smile, sign up, & race while getting a tax deduction;)

Green Eyed Lady (aka GEL) said...

It wasn't boring at all - spoken like a true accountant! LOL. Qualified tax deductions, when purchasing tickets, will state the amount deductible, if one exists. Some people even think Girl Scout cookies are tax deductible for crying out loud. They are not even though a portion is used by the council after the cookies are paid for. The only way they are deductible is if they are donated. Shawn has the right idea! TNT rocks...a former alumni

IronJenny said...

I like Shirley's explanation.
Hey are you still in for MN B2B? Do you have a team name you'd like to use or can we be Puke-and-Rally?
;-)

CoachLiz said...

Bigun,

I think you are right on this one. I have a deep seated belief that if you sign up for an event that is a charity event or a charity slot then you should go out and raise money to donate to that charity. Yes in the past I have donated my own money to a charity slot when all of the money did not come in to reach my goal and if it was over $50 I claimed that as a donation. I have not claimed an entry fee, equipment to do the event, travel expenses, or expenses that racked up during training for the event. To me that just seems like asking for trouble.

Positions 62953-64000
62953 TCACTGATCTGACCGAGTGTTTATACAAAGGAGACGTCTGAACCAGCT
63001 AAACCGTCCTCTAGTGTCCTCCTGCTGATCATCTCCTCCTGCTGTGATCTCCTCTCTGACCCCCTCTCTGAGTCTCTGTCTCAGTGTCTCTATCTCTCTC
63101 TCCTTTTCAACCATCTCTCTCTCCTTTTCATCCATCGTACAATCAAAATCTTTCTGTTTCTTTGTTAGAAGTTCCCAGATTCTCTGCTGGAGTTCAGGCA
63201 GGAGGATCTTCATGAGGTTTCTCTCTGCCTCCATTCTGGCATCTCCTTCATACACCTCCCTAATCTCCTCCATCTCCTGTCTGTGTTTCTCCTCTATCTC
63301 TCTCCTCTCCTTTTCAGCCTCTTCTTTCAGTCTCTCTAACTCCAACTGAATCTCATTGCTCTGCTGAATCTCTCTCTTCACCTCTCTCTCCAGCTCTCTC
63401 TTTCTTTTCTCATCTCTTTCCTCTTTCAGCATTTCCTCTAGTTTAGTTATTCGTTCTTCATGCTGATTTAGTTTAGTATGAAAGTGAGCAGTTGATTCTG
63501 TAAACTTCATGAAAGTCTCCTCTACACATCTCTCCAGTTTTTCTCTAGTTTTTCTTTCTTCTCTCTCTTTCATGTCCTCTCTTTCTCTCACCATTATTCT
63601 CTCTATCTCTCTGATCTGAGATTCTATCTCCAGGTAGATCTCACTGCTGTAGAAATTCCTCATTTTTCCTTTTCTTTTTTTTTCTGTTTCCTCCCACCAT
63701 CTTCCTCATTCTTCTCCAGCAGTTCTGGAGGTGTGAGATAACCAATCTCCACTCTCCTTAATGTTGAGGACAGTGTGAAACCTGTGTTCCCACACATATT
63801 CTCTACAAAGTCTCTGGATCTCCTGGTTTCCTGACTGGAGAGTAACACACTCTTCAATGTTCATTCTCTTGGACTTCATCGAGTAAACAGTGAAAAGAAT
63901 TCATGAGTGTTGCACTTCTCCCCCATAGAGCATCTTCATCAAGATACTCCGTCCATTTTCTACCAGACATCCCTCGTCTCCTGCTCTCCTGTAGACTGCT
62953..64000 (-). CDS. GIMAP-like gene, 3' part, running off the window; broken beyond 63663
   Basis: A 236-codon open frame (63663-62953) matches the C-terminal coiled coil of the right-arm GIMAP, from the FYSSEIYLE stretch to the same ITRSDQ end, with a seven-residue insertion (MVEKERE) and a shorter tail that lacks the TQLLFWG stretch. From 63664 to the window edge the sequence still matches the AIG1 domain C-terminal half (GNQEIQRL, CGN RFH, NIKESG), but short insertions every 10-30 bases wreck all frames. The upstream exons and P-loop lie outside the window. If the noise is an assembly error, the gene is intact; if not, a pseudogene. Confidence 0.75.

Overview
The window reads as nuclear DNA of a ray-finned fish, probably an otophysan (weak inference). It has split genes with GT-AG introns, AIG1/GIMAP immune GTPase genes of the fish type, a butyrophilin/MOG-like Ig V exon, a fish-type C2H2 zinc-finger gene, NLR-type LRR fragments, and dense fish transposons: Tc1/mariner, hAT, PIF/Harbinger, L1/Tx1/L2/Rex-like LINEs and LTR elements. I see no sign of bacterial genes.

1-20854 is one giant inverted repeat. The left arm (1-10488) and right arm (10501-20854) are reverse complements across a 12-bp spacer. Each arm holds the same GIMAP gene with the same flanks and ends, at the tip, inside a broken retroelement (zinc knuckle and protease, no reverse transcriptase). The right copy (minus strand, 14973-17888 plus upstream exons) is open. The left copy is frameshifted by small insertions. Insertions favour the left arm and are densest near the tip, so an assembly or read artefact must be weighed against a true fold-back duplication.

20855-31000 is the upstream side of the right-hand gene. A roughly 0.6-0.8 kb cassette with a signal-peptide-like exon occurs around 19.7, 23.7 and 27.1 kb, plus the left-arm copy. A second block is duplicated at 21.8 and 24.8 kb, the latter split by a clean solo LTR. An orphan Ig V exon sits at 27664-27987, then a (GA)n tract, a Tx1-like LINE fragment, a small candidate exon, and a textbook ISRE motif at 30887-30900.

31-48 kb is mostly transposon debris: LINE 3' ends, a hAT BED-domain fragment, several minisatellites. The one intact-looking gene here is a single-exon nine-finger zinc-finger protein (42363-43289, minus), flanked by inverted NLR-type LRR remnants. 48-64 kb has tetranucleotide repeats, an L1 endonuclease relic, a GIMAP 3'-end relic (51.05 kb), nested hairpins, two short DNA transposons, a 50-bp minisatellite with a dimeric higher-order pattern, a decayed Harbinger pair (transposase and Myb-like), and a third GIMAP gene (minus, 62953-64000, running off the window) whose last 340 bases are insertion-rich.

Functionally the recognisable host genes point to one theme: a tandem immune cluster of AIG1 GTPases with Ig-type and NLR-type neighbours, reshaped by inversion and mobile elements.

Yes, give your money to Greyhound to ride the MS-150 in honor of his wife who has MS or contribute to someone who is doing a TEAM IN TRAINING event.

CoachLiz said...

Bigun,

I think you are right on this one. I have a deep seated belief that if you sign up for an event that is a charity event or a charity slot then you should go out and raise money to donate to that charity. Yes in the past I have donated my own money to a charity slot when all of the money did not come in to reach my goal and if it was over $50 I claimed that as a donation. I have not claimed an entry fee, equipment to do the event, travel expenses, or expenses that racked up during training for the event. To me that just seems like asking for trouble.

Yes, give your money to Greyhound to ride the MS-150 in honor of his wife who has MS or contribute to someone who is doing a TEAM IN TRAINING event.

Missy said...

I swear to God I know an accountant that 'let's' someone write off running shoes and entry fees for all kinds of events...self employed and it's considered part of the 'marketing package.' Yep, believe it.

Fe-lady said...

Things are OUT OF CONTROL when it comes to IM events especially...
kinda leaves a sour taste in my mouth at times, but I still love the sport and most of the people in it....